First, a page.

Hashish Harvest in Bekaa: The People Behind the Plant
Photo Blog by Alia Haju
The cultivation of hashish (cannabis) in Lebanon’s Bekaa valley is a centuries old practice. Local Pashas in Ottoman times encouraged it. Hashish was used as a form of currency and was a household staple. Hashish was banned in 1926 under the French mandate and remains so today. The Lebanese government’s official practice is to trash the substance. But it is far from eradicated. Cultivators of hashish are subject to all sorts stereotyping about their 'mafia' and 'crude' lifestyle.
When I arrived to shoot the harvesting of hashish in the village of Liah (not its real name), the people I met did not seem to fit these stereotypes. They were keen to educate their children, and had an air of calm and decency. They take great care of the plant that sustains their livelihood. Most are upset with the government's handling of hashish cultivation.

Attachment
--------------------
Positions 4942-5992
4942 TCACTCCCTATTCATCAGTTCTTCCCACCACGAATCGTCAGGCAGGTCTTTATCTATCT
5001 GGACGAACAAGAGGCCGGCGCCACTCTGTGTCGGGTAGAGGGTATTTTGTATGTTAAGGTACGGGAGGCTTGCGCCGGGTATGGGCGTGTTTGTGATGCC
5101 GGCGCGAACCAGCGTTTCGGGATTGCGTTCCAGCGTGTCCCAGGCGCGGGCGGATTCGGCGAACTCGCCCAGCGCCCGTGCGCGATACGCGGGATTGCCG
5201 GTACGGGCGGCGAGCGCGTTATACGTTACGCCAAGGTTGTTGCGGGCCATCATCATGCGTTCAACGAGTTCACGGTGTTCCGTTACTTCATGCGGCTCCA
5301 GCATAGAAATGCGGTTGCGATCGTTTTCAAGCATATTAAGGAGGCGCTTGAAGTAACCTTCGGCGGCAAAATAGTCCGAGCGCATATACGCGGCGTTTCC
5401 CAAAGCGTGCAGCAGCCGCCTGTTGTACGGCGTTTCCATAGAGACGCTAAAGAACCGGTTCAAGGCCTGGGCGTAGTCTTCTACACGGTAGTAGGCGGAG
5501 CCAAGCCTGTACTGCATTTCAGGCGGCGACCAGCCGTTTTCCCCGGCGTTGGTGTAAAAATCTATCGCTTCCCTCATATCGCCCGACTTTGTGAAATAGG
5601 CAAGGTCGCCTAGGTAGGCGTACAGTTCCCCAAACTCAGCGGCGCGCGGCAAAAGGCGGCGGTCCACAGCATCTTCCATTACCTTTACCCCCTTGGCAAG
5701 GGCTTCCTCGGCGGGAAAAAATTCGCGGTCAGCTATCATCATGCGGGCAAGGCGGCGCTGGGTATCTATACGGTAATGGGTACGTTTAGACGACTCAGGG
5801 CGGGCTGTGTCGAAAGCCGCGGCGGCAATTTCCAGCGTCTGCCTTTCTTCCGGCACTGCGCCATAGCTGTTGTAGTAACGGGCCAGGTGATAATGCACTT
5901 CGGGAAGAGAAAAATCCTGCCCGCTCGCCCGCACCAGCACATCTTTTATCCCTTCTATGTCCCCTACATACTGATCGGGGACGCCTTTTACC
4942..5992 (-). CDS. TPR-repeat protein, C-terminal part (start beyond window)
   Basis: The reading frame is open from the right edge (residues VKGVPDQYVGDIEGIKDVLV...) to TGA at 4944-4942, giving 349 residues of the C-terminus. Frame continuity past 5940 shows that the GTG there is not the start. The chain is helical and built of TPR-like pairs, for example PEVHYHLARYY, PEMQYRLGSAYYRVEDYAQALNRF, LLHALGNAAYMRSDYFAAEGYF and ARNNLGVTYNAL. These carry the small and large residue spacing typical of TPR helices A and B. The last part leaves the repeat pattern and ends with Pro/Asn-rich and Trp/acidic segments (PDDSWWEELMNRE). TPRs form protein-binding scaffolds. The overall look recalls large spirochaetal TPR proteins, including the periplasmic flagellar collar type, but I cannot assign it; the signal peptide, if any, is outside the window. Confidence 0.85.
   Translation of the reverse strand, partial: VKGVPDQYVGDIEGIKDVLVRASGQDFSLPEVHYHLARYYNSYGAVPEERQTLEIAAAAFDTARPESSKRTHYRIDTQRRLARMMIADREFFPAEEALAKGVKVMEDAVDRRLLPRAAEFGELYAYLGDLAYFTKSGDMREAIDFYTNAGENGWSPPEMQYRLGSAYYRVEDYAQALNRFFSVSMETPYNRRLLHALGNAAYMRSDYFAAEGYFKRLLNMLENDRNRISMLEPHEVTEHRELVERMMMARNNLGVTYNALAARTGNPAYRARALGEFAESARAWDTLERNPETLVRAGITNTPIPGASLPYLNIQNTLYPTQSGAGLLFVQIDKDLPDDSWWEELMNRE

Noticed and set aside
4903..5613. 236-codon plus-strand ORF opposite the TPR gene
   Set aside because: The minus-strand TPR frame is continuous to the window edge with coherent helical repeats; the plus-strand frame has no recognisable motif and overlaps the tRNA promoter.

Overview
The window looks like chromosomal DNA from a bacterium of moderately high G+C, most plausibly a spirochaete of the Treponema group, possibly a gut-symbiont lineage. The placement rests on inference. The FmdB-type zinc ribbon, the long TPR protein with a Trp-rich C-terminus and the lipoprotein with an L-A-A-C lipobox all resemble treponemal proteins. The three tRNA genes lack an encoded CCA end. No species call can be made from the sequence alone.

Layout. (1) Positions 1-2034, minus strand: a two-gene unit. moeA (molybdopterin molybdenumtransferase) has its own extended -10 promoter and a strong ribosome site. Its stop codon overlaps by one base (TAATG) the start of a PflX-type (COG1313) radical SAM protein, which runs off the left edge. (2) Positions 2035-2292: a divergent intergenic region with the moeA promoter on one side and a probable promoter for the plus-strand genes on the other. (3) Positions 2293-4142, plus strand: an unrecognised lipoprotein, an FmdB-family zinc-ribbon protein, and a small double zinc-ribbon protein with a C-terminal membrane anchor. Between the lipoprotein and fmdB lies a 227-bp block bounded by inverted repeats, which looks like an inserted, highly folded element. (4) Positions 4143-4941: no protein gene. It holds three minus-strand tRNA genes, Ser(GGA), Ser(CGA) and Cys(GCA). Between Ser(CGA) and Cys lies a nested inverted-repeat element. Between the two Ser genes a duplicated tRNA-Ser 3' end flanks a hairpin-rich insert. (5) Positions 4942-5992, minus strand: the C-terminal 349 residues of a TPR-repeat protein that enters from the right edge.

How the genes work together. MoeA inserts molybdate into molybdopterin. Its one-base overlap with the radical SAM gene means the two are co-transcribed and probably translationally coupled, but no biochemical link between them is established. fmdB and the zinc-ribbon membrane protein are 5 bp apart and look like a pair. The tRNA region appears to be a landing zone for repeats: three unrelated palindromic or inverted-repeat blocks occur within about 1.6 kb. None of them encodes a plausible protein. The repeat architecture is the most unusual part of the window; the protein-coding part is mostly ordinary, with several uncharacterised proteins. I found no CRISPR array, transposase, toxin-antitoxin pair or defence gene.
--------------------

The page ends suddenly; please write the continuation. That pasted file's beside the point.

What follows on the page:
"It’s all this global influence on Lebanon that is causing this trashing of the hashish! The Americans, the Zionists, and Syria want to keep Lebanon a poor country," says one of the farmers."The Lebanese blonde hashish is a local plant, one of the best in the world. We have the best conditions to plant it; it doesn't need chemicals or fertilizers and we barely water them. If they stop trashing our harvest every year I can promise you that we can pay the government's debt in no time." Knowing that in 2009 an acre of hashish that cost about US$100 to produce could be easily sold for US$4000. Whereas an acre of potato costs about US$400 to produce and would make only US$100 of profit. Prices since then have surely flourished, especially with the supposed scarcity of cannabis in the market.
Cannabis is usually planted around the end of September and is harvested the following September.
After the harvest, the stash is dried up on the rooftops of farmers' homes and then stored in cool, dry rooms for a duration of two weeks.
The next step is sifting the plant to discard any twigs and stems. This process involves five sifts with varying degrees of fineness, ultimately producing a very fine powder.
Nothing gets thrown away, as the stems are utilized for making hemp ropes and the leafs are used to replenish the soil.
The powder is then kneaded until its rich oil infuses the dough-like portion of hashish, ready to roll.
With files from Ghadi Francis